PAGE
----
By now names such as Deutsch Bonnet (DB) were forgotten names in this country.  Matra was making a name for itself with Jackie Stewart as the driver winning the Formula 1 championship at the Glen.

In 1973 on a trip Walt made to France a lot of things had changed , it had become modern.  There were a few parts places, but not many.  The highlight of his trip was his visit to Champigny, a little suburb outside of Paris where he visited René Bonnet.  Walt felt Bonnet deserved more credit then he got in the automobile manufacturing of small aerodynamic coupes, as well as, all out competition roadsters.  Walt had brought with him an 8” x 10” photograph of the René Bonnet he had purchased from Howard Hanna and Bonnet was overwhelmed that the car still existed, because it is a very unique automobile.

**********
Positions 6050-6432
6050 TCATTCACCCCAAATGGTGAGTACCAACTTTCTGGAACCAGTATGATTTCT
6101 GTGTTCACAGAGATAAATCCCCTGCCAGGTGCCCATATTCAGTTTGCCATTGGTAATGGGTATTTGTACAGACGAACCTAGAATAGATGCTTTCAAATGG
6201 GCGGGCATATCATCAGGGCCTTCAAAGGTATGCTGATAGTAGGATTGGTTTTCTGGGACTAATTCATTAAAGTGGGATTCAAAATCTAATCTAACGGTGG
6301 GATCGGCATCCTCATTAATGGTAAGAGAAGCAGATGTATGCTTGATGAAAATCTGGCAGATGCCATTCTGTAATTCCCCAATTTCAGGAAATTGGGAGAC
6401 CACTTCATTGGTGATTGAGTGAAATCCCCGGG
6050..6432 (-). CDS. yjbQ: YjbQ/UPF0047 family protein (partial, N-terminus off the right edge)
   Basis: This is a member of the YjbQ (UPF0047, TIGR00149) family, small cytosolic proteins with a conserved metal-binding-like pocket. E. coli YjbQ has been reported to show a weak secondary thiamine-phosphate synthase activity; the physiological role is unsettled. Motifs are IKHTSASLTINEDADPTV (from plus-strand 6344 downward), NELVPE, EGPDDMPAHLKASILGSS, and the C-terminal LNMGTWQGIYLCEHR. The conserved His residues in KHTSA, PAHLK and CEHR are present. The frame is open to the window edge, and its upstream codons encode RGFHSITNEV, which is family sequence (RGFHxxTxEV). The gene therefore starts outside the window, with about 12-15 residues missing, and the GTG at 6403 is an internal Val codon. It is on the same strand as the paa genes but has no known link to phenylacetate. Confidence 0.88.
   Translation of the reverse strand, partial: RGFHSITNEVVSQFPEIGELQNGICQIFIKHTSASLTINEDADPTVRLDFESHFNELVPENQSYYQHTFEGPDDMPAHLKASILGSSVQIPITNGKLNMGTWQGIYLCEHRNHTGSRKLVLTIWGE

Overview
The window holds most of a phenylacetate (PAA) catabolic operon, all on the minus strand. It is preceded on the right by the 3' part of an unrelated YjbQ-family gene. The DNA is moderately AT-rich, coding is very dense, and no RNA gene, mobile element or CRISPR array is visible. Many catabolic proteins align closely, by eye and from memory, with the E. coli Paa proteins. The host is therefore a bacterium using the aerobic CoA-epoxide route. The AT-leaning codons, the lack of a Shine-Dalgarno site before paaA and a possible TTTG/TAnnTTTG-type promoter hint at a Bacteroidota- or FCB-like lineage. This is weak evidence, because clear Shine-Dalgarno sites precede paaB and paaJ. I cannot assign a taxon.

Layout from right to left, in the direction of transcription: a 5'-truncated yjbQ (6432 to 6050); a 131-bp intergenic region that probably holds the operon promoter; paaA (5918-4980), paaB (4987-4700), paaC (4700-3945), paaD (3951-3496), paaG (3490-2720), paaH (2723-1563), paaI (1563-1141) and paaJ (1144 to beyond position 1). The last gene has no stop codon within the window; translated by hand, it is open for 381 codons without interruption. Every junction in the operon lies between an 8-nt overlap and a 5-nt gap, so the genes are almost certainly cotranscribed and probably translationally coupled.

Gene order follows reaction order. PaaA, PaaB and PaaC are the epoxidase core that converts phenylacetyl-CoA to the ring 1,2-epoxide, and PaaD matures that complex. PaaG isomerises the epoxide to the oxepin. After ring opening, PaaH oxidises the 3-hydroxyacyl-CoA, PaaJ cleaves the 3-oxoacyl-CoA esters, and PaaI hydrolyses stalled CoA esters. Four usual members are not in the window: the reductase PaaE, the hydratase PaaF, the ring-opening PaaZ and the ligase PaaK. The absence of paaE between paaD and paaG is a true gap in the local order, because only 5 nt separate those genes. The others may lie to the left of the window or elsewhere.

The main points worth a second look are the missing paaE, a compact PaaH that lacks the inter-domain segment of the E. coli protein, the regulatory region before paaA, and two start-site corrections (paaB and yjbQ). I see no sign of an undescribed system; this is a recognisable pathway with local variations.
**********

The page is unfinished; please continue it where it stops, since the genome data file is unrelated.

Bonnet was semi-retired when Walt visited him in 1973, he was a Lancia Audi  NSU dealer and still using his logo with the checkered flag and the French flag, crossing with the Réne Bonnet.  He had been decorated by Charles DeGaulle, as well as the president of Italy for his manufacturing abilities.  Walt felt René Bonnet had finally been recognized for his talents in Manufacturing and his small car Index of Performance.

When Walt talks about his René Bonnet and his days of racing he is transformed back to a gentler time, but a time when the fire of racing filled his soul a fire that remains in his heart.  The passion for racing is replaced by the passion for the car that took him to the heights of excitement and fulfillment.  His love of racing is still there, but his love for his René Bonnet D’Jet car can never be quieted or smothered.  He desires to find others with that same passion for these fine cars with so much heart and soul in their engines.


                    Interview by: Sandra L. Eyer
                                           BCS Web.net